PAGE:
ON FUTURE WAR, London: Brassey’s, 1991 ISBN 0 08 041796 5
An examination of the nature of war and its radical transformation in our own time. The author argues that the Clausewitzian assumption that war is rational is outdated, and that strategic, logical planning is unrelated to the current realities of guerrilla armies, terrorists and bandits. He sets out to demonstrate that our most basic ideas of who fights wars, and why, are inadequate – because man has a need to “play” at war. Van Creveld also wrote “Technology and War”, “Command and War” and “Supply and War”
- Extract from Flap Abstract of the Book, 1991
- Michael Howard: “Famous Last Screams,” a review of On Future War
This item is meant to set the stage for both blog comments and short essays in this site in the near future. Standing now in 2014 we are in a position to comment critically on the views of this famous historian who resides in Israel. It is not unconnected to the items (a) “Where In-fighting generates Fervour and Power: ISIS Today, LTTE yesterday” and (b) “The Psychology of Totalitarianism via Skya’s Treatise on Japan’s Holy War”. Standing now in 2014 we are in a position to comment critically on the views of this famous historian who resides in Israel. Apart from the advantages of hindsight, several visitors to this website will have one advantage over van Crefeld: their experiential compass will not be in the heartland of international power, the West (and its offshoot Israel). They will be located in the peripheries of international clout and be backed by knowledge of the four Eelam wars in Lanka. Martin van Crefeld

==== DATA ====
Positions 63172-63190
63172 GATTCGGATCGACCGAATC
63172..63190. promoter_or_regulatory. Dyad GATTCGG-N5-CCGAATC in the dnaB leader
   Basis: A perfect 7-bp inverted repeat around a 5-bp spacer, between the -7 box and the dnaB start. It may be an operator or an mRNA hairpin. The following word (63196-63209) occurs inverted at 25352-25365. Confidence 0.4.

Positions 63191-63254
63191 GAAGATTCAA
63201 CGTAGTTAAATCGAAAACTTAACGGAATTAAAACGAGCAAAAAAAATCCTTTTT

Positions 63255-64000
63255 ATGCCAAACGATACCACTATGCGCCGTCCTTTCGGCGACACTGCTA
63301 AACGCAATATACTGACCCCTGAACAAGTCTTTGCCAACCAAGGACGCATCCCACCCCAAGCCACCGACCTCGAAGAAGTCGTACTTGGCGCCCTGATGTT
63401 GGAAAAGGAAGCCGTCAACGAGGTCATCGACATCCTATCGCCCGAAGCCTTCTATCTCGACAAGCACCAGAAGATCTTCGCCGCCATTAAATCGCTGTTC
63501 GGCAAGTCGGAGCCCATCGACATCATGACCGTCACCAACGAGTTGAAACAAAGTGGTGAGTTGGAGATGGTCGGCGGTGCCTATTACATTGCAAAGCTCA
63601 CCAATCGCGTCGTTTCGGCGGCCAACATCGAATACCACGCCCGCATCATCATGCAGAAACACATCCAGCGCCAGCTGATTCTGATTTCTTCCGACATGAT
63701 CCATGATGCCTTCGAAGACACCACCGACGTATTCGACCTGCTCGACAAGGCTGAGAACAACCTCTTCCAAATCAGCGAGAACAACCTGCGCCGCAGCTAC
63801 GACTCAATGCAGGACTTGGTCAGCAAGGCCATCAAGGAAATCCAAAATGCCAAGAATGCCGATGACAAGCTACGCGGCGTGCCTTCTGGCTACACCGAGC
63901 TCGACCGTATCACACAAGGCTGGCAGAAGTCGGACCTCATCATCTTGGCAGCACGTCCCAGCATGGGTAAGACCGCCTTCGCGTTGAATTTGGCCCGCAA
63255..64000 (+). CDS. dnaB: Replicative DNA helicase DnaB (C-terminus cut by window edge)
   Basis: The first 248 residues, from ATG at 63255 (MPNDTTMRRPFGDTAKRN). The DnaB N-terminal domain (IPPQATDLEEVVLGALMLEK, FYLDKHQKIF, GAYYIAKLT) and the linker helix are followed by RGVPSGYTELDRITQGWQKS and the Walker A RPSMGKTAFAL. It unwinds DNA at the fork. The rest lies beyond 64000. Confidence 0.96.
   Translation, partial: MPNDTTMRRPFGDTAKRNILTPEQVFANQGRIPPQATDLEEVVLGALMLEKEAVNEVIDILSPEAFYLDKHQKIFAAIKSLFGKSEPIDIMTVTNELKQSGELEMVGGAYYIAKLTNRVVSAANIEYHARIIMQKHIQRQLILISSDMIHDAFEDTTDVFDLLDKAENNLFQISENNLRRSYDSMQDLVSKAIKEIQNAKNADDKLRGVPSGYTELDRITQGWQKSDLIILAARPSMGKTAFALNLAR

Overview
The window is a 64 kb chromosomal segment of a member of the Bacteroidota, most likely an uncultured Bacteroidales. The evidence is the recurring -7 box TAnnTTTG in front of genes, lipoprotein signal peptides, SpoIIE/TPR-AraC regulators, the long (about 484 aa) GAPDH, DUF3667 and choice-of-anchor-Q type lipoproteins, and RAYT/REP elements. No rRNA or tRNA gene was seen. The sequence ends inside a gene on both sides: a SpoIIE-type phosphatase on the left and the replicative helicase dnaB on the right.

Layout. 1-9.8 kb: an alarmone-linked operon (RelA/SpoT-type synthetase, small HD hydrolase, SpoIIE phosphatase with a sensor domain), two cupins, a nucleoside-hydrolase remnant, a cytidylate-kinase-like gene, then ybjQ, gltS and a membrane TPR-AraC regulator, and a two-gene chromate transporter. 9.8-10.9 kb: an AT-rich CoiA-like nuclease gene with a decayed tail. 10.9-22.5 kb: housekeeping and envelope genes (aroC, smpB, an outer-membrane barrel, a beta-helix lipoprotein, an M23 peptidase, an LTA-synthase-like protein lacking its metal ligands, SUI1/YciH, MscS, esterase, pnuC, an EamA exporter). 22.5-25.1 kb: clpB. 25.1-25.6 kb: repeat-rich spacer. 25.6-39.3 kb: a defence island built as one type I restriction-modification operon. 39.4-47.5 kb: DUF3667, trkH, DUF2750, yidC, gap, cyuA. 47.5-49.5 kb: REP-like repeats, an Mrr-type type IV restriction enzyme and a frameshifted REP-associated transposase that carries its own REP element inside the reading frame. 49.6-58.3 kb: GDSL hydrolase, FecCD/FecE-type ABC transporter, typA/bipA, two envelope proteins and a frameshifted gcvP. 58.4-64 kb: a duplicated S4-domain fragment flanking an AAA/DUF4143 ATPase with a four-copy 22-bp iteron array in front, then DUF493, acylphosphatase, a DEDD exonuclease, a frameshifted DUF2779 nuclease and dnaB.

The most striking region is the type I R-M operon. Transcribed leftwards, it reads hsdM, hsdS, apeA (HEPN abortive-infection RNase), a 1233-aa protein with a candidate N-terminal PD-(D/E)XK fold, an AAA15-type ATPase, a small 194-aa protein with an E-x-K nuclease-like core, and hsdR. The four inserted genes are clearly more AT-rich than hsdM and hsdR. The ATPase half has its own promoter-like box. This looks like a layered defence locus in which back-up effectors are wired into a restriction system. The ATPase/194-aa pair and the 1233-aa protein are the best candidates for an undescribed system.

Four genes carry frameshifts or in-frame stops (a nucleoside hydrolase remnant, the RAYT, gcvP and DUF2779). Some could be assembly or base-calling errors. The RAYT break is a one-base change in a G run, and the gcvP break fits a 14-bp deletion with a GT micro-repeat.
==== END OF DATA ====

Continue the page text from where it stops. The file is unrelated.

I = Extract from Flap Abstract of the Book
At a time when unprecedented change in international affairs is forcing governments, citizens and armed forces everywhere to re-assess the question of whether military solutions to political problems are possible any longer, Martin van Creveld has written an audacious, searching examination of the nature of war and of its radical transformation in our own time.
……. At this moment armed conflicts of the type van Creveld describes are occurring throughout the world. From Lebanon to Cambodia, from Sri Lanka and the Philippines to El Salvador, the Persian Gulf and the strife-torn nations of Eastern Europe, violent confrontations confirm a new model of warfare in which tribal, ethnic, and religious factions do battle without high-tech weapons or state-supported armies and resources. This low intensity conflict challenges existing distinctions between civilian and soldier, individual crime and organised violence, terrorism and war. In the present global atmosphere practices that for three centuries have been considered uncivilised, such as capturing civilians or even communities for ransom, have begun to reappear………..
II = Michael Howard: “Famous Last Screams,” a review of On Future War